The Gage Foundation will celebrate the 185th birthday of Fayetteville, New York’s most famous women’s rights activist Matilda Joslyn Gage on Thurs., March 24, from 4-7 p.m. with an open house at the newly restored Gage Center, 210 E. Genesee Street, Fayetteville.
The event is free and open to the public. It will feature music and poetry written in honor of Gage. Winners of the annual Matilda Joslyn Gage essay contest will be announced at 4:15. Musical entertainment will follow, with local activist-artist Colleen Kattau performing a song she composed about Gage. The Eagle Hill Middle School girls’ chorus will perform music from Gage’s time, and Ed Nizalowski will play period flute music. Martin Willitts will read from his new poetry chapbook, “Protest, Petition, Write, Speak: Matilda Joslyn Gage Poems” and sign copies of the book at 6 p.m.
Visitors will be invited to “Write on Our Walls”: to share their ideas for programs and exhibits by writing on whiteboard walls in each room. All will be treated to birthday cake provided by Connie Decker of the Chocolate Truffle.
A place of ideas, the Gage Center relies on dialogue to explore the social justice issues that Gage found most important and that still challenge us today.
Beginning March 26, the Gage Center will be open to the public Saturdays and Mondays from 10 a.m. to 4 p.m. and at other times by appointment. Admission is $7 for adults, $5 for students and seniors. Group rates are available. Watch their website to learn about upcoming events at the Gage Center. For more information contact (315) 637-9511 or foundation@MatildaJoslynGage.org.
The New-York Historical Society will host a discussion on Franklin and Eleanor Roosevelt Thursday, March 31, 2011, 6:30 p.m, at the New York Society for Ethical Culture, 2 West 64th St. at Central Park West, to be presented in conjunction with the building of the FDR Four Freedoms Park. The program features historian Douglas Brinkley, Ambassador William J. vanden Heuvel, Roosevelt scholar William E. Leuchtenburg, and author Hazel Rowley.
In his State of the Union Address on January 6, 1941, President Franklin D. Roosevelt looked forward to a world in which everyone enjoyed four essential freedoms: freedom of speech and expression, freedom of worship, freedom from want, and freedom from fear. These values were central to both Franklin and Eleanor Roosevelt, who made it her personal mission to codify those rights in the United Nations’ Universal Declaration of Human Rights. Experts discuss the speech and its far-reaching influence, and also delve into this extraordinary couple’s influence on one another.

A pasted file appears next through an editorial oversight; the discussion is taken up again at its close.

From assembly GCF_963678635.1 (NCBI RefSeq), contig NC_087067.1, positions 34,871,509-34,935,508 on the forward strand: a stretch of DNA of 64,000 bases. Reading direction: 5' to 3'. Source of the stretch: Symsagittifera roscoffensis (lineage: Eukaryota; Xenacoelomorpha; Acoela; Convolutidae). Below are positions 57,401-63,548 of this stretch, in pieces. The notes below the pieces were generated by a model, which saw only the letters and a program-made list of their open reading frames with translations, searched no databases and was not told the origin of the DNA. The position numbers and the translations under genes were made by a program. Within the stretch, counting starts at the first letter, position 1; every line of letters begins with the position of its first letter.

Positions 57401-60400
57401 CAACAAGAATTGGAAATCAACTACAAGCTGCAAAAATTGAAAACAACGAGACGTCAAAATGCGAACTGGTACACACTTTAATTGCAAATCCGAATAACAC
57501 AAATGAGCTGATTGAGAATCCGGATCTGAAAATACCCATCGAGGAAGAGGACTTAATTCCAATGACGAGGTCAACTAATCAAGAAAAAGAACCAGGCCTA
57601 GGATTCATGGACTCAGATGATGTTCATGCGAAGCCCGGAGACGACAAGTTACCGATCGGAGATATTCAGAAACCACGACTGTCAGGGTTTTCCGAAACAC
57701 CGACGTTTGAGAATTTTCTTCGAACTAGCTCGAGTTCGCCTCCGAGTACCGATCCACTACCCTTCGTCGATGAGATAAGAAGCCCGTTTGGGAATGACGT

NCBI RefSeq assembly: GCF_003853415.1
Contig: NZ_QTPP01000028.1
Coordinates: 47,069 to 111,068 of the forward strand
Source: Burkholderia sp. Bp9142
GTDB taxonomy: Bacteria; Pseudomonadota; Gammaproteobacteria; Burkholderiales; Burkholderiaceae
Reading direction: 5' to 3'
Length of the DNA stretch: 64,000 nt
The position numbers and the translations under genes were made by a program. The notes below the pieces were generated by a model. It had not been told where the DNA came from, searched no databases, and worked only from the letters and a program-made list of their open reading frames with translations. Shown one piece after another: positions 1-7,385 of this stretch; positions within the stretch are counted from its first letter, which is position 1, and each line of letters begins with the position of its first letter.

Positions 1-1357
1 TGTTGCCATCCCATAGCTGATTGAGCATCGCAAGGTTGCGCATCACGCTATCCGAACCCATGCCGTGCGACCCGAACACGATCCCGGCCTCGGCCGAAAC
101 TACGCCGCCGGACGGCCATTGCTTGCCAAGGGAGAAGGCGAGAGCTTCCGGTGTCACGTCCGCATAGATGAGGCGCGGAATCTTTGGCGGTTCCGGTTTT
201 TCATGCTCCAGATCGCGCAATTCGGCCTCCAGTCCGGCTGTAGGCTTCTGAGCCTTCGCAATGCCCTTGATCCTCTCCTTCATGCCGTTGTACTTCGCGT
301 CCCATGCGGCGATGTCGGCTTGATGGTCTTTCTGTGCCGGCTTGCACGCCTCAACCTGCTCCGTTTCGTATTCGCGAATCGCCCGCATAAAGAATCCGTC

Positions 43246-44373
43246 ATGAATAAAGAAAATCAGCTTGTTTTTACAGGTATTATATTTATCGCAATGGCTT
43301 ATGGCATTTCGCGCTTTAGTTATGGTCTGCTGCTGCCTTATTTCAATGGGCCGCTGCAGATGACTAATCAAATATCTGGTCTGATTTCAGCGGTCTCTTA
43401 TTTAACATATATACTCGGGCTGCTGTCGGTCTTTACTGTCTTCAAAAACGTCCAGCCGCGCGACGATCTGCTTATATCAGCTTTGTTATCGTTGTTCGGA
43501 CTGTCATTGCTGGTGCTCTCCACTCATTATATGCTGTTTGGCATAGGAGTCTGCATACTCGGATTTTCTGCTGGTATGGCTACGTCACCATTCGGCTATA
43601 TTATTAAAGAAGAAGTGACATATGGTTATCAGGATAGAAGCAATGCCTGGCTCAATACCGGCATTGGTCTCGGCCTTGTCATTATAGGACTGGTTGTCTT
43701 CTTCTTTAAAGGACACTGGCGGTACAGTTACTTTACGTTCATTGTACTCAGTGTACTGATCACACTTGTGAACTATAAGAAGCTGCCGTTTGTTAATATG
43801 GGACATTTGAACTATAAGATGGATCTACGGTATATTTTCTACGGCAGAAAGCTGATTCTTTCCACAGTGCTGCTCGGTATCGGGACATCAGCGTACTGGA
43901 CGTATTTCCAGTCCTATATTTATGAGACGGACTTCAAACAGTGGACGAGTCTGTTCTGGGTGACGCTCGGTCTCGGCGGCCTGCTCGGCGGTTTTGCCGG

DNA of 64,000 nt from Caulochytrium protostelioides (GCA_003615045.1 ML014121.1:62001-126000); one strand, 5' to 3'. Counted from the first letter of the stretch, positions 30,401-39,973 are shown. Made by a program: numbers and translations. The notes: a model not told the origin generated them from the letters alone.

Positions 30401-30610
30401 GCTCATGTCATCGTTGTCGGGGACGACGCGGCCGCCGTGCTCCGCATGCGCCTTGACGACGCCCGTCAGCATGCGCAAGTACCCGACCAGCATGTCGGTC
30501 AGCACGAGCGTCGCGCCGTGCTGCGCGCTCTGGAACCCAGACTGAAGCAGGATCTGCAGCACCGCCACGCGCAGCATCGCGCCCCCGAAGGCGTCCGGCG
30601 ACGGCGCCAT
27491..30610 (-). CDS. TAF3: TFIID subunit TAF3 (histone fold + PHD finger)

William E. Leuchtenburg is a professor emeritus at the University of North Carolina at Chapel Hill, a former Bancroft Prize winner, and the author of six books on FDR. Hazel Rowley is the author of several books, including Franklin and Eleanor Roosevelt: An Extraordinary Marriage. William J. vanden Heuvel is Chairman of the Franklin D. Roosevelt Four Freedoms Park, LLC, as well as Founder and Chair Emeritus of the Franklin and Eleanor Roosevelt Institute. Douglas Brinkley (moderator) is a professor of history at Rice University and a fellow in history at the James A. Baker III Institute for Public Policy. He is a member of the board of the Franklin and Eleanor Roosevelt Institute.
The cost is $20 for non-members; $10 for members. Call SmartTix at 212 868-4444 or visit SmartTix.com to purchase tickets.
Photo: The Franklin D. Roosevelt Four Freedoms Park is a memorial to Franklin D. Roosevelt and the Four Freedoms, located at the southernmost point of Roosevelt Island, in the East River between Manhattan Island and Queens in New York City. It was designed by the architect Louis Kahn.
151 years ago this week, John Brown was executed and his body was returned to the Adirondacks. Had Brown escaped from Harpers Ferry rather than been captured he might well today be just a footnote, one of the tens of thousands that struggled to undermine the institution of slavery in America before the Civil War.
It’s often said that just one thing secured Brown’s place in the hearts of millions of Americans that came after him – his execution and martyrdom. There is another equally important reason Americans will celebrate the life of John Brown this week however – he was right slavery would end at a heavy price.
Last year, I wrote a series of posts following the last days of John Brown’s fight to end slavery. You can read the entire series here (start at the bottom).
The Gilder Lehrman Center for the Study of Slavery, Resistance, and Abolition at Yale University invites applications for its 2010-2011 Postdoctoral Fellowship Program. The Center seeks to promote a better understanding of all aspects of the institution of slavery from the earliest times to the present. The Center especially welcomes proposals that will utilize the special collections of the Yale University Libraries or other research collections of the New England area, and explicitly engage issues of slavery, resistance, abolition, and their legacies.
Scholars from all disciplines are encouraged to apply. The GLC offers one-month and four-month residential fellowships to support both established and younger scholars in researching projects that can be linked to the aims of the Center.
For more information visit http://www.yale.edu/glc/info/fellowship.htm.
The application deadline is April 2, 2010.
The Gilder Lehrman Center for the Study of Slavery, Resistance, and Abolition
PO Box 208206
New Haven, CT 06520-8206
Phone: 203-432-3339 ~ Fax: 203-432-6943